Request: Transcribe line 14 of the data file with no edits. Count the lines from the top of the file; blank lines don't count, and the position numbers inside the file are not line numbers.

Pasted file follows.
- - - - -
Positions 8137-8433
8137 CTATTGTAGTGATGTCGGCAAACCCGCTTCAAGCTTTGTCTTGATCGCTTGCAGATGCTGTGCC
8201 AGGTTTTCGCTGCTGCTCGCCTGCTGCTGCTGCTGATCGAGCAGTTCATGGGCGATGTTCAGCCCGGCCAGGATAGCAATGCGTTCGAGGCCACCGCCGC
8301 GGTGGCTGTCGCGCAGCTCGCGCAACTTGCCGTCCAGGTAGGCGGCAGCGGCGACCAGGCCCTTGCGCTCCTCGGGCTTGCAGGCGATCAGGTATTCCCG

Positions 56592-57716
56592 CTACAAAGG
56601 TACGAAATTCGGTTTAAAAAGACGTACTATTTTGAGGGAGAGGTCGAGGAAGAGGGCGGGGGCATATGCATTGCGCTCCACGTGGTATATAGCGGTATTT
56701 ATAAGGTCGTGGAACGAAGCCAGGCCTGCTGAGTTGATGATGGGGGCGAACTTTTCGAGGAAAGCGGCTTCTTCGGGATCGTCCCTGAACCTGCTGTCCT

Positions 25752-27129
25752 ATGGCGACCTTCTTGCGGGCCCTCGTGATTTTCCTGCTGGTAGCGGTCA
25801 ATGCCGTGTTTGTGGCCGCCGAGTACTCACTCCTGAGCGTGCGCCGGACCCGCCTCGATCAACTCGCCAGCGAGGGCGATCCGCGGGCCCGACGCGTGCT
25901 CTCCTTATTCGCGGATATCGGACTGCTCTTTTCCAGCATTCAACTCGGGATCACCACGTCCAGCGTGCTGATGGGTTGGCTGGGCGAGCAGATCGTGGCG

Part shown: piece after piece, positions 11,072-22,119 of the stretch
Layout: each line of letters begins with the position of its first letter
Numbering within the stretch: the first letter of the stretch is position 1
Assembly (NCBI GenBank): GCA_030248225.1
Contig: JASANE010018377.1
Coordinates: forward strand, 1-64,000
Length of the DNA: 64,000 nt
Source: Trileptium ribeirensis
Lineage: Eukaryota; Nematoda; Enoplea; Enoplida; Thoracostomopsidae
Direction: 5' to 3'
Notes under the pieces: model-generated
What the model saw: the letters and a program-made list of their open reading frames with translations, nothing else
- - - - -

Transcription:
Layout: each line of letters begins with the position of its first letter